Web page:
In July, Murray suffered physically, just a week after reaching the Wimbledon semifinals and losing to Federer, when he played all three matches in Britain’s 3-1 victory over France in the Davis Cup quarter-final round on grass at Queen’s Club in London. This time, with the change of surface, it could be an even greater burden for him.

Ironically, the Belgians will probably be cheering like mad for Murray this week, hoping he will be beat up and more vulnerable by the time he gets to Ghent, a university town in northeast Belgium with a population of about 250,000.

So…while there will be excitement as to whether anyone can truly challenge Djokovic at the World Tour Finals, almost of equal interest will be how well Murray holds up with a view as to how fit he will be for Britain’s quest for a first Davis Cup title in 79 years.

Fed Cup in retrospect


The 2015 Fed Cup final at the O2 Arena in Prague last weekend went entirely to form in the four singles matches – then was decided by a somewhat hodgepodge doubles match.

Maria Sharapova, playing Fed Cup for her native land for only the fifth time since 2008, won her two singles matches over Karolina Pliskova (6-3, 6-4) and Petra Kvitova (3-6, 6-4, 6-2) for Russia and the Czechs responded with Kvitova and Pliskova each beating Russian No. 2 Anastasia Pavlyuchenkova.

That set up the fifth and deciding doubles match. Although Elena Vesnina and Pavlyuchenkova were dominant in the opening set, the host country’s Pliskova and Barbora Strycova came on strong and prevailed 4-6, 6-3, 6-2.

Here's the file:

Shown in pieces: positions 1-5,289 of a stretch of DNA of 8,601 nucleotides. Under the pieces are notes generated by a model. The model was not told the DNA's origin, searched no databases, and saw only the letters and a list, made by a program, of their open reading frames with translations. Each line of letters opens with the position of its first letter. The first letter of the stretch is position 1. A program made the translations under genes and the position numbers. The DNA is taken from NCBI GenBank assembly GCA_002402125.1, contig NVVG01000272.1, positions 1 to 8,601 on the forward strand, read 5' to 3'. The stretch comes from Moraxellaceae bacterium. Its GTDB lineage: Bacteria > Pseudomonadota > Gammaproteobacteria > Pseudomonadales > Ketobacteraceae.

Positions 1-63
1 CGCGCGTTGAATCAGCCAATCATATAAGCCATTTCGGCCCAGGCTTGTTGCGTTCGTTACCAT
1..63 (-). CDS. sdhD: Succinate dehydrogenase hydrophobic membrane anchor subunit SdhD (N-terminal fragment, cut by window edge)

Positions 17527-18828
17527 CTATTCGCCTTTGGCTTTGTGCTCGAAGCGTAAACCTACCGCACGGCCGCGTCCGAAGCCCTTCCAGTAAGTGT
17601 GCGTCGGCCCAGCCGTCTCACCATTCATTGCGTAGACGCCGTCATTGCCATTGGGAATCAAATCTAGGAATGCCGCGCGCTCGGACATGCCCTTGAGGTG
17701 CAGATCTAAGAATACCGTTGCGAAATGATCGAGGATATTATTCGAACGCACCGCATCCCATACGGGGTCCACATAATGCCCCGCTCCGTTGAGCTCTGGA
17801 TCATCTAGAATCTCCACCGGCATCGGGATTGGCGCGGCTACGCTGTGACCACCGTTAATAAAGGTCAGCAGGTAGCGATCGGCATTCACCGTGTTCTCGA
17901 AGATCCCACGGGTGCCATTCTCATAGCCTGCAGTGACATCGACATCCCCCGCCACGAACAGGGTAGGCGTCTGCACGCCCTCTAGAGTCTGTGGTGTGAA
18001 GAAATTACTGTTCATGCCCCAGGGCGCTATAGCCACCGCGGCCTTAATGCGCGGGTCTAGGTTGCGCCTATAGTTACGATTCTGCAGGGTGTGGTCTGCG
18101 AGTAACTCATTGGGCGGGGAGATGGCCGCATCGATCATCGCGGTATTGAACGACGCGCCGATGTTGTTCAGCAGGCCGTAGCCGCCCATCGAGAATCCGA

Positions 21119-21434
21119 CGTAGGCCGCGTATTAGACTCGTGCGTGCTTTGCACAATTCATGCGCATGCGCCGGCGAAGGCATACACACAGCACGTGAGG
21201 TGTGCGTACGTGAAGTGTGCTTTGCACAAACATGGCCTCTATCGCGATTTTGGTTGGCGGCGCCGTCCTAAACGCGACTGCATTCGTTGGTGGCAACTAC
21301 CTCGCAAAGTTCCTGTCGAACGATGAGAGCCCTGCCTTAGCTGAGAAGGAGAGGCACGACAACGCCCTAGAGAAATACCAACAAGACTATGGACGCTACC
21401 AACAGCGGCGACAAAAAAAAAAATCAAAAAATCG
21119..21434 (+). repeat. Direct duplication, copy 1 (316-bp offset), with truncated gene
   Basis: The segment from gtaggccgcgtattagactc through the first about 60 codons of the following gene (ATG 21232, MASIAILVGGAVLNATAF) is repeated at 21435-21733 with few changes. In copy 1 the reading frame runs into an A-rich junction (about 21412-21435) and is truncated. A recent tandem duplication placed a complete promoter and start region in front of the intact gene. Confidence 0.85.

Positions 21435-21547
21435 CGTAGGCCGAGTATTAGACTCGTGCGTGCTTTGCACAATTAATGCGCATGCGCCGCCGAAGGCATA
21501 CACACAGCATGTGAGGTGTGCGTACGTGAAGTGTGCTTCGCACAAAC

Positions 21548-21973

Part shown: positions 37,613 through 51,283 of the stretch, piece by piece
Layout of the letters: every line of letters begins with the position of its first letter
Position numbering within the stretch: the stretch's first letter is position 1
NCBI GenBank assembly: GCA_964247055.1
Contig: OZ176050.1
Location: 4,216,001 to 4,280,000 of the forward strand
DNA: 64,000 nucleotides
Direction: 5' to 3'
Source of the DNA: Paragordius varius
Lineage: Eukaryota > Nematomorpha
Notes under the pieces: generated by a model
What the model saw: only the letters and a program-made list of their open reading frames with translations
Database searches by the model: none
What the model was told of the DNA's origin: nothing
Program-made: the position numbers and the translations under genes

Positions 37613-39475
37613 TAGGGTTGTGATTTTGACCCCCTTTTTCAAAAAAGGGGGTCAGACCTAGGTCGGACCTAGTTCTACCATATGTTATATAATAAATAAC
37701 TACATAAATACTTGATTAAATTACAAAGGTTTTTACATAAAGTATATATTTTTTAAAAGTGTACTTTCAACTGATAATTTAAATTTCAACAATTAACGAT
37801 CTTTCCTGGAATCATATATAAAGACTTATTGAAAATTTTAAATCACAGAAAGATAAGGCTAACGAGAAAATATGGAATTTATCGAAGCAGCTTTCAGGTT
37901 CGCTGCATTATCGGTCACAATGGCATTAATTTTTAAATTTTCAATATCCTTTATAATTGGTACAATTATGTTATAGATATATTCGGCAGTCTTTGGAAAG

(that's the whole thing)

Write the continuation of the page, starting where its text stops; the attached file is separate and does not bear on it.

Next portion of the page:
On the court, the weak link, unfortunately as she had also been in singles, was Pavlyuchenkova who simply does not seem to be a clutch player. She missed make-able shots at key moments in both her singles matches and also in the doubles.

You could just imagine Sharapova, the paradigm of a gutsy player as she showed in overcoming an in-form Kvitova in Sunday’s opening singles match, watching her hopes for a first ever Fed Cup championship disappear as Pavlyuchenkova fell victim to nerves.

The odd thing about the decisive doubles match was the participants. The big question is why was Ekaterina Makarova named to the team when she had not played since the US Open due to a calf injury. Sitting on the sidelines supporting the team was Svetlana Kuznetsova. The 30-year-old from St. Petersburg had shown some solid form during the fall season going 9-3 and winning the title at Moscow, one of the two final regular WTA events just three weeks earlier. Kuznetsova would have been a better partner than Pavlyuchenkova for Vesnina, who is an excellent doubles player currently ranked No. 8 in the WTA’s individual doubles rankings and No. 4 in the final 2015 team standings with Makarova.

There was also a notable absence on the Czech side, with the best doubles player (by ranking) in the tie, No. 4 Lucie Safarova, not well enough to play after a fall marked by a viral infection.

Surely Kuznetsova and Vesnina would have been a much more daunting pairing than Vesnina and Pavlyuchenkova, who had to play soon after losing 2-6, 6-1, 6-1 to Pliskova in the fourth singles match.

So the Czechs, winners of the Fed Cup four of the last five years, are the dynasty of recent times.


As for Russian star Maria Sharapova, after playing so little after Wimbledon because of leg and forearm issues, she had hoped Fed Cup success would end her season on a high note. She certainly did her part but it wasn’t enough playing away from home against a sound Czech team playing in front of a highly-partisan host country crowd.   

Tennis Channel


A trip last week to the USA gave this writer a chance to watch Tennis Channel. It’s not available in Canada on cable and is not likely to be any time soon because of issues related to demand for a position on the various cable systems in the country.

When Tennis Channel is not covering a specific event – as was the situation last week – it relies on rebroadcasts of old matches. In this case, it was 11 classics from the Aussie Open.